Are you ready for an instrument failure in instrument conditions? After training your eyes and brain to “trust your instruments,” can you immediately recognize instrument errors and reverse that deep-rooted feeling that your instruments must be correct?

Identifying instrument failures seems like an easy enough task – after all, if an instrument is behaving erratically, there’s a good chance it’s malfunctioning - but it’s difficult for our brains to determine exactly what’s happening at first glance when an instrument fails, and sometimes the failure occurs slowly, such as the slow icing over of a pitot tube. And that’s only the first part of the emergency. The second part is responding correctly. While in the clouds without correct instrument indications, knowing which way is up can be puzzling to even the most experienced pilots. Here’s a quick review about how instruments react to common types of failures in many light aircraft.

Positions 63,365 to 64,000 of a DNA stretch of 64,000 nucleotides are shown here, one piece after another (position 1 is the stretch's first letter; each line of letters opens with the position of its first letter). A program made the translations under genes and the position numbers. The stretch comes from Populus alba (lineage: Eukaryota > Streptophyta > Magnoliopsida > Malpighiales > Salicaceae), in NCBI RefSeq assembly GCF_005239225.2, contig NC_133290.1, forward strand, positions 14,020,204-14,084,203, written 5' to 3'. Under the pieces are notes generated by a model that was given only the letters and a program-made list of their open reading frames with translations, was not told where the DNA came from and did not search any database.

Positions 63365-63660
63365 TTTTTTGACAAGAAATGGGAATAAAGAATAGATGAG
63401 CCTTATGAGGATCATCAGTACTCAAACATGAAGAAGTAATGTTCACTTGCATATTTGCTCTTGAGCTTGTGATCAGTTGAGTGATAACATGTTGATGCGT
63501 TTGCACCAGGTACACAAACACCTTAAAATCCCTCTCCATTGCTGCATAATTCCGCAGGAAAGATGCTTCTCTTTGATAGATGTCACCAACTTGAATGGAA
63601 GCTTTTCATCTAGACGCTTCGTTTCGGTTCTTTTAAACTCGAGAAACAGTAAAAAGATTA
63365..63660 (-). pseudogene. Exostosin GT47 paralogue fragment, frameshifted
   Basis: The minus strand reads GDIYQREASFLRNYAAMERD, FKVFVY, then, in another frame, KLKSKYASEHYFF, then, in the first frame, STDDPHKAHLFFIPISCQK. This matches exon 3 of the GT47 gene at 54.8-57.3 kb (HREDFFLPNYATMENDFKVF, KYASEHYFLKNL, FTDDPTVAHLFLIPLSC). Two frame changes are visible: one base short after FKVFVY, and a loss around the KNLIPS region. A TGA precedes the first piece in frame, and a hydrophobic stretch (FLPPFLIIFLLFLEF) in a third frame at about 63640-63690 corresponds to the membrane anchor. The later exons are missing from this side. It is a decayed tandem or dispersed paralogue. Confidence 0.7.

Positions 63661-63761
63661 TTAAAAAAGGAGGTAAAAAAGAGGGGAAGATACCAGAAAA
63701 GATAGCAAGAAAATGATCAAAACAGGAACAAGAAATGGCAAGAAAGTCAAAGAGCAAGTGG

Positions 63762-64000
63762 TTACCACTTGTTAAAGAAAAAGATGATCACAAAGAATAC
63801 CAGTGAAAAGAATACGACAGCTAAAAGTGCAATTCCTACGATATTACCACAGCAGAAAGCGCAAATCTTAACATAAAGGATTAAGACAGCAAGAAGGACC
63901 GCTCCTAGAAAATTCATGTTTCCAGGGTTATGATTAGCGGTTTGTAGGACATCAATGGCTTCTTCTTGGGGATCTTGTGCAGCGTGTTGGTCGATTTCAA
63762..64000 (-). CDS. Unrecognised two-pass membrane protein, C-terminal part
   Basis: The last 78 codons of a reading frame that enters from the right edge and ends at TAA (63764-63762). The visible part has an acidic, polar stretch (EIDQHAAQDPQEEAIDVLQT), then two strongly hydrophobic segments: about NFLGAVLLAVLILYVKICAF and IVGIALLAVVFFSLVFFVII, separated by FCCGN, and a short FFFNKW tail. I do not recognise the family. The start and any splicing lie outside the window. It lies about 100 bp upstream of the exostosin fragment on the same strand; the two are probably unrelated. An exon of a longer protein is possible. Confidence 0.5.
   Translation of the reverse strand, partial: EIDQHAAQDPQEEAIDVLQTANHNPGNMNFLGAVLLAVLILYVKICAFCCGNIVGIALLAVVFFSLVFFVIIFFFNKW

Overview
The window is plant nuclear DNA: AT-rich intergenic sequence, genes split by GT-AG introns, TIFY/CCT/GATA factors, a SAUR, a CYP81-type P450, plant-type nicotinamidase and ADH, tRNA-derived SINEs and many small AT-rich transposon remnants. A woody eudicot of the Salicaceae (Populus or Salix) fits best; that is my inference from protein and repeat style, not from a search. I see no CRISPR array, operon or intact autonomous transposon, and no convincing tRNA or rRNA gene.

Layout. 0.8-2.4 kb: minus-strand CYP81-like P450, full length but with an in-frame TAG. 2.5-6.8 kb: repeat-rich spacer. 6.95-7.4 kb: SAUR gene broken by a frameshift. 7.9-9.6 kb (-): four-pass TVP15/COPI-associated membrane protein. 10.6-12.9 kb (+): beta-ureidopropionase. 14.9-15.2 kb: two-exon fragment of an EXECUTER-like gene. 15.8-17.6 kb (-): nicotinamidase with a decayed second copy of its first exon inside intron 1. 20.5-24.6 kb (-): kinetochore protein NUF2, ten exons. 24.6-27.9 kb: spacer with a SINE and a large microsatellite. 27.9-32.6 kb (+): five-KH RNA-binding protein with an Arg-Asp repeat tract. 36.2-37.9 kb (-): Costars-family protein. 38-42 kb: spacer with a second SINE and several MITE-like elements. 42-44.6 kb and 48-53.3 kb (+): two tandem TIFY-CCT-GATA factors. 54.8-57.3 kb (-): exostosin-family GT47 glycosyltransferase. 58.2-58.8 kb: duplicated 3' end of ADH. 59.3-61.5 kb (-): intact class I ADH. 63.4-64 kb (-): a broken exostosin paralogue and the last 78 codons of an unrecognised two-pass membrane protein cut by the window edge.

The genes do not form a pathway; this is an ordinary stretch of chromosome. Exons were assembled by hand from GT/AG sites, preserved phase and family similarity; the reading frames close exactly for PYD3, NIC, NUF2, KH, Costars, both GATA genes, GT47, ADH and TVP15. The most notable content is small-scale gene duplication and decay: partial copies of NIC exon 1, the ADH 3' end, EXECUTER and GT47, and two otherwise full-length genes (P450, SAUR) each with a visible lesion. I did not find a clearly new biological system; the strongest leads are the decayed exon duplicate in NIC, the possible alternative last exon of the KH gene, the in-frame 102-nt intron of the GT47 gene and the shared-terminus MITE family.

***This is not a substitute for instruction. Please consult your aircraft’s POH for emergency procedures specific to your airplane! ***

Pitot-Static System Failure:
A problem with the static system will appear on the airspeed indicator, altimeter or vertical speed indicator (VSI), or a combination of the three.

  • Blocked Pitot Tube: A pitot tube blocked with insects is a common culprit of erroneous airspeed indications. This type of blockage might be noticed during takeoff, when the airspeed doesn’t increase as usual. With a total pitot tube blockage, the airspeed will read ‘0’. But the pitot tube can also be blocked during flight with ice or heavy rain, and as ice accumulates slowly over the pitot tube, the airspeed indicator will show a slow decrease in airspeed, maybe not even noticeable at first.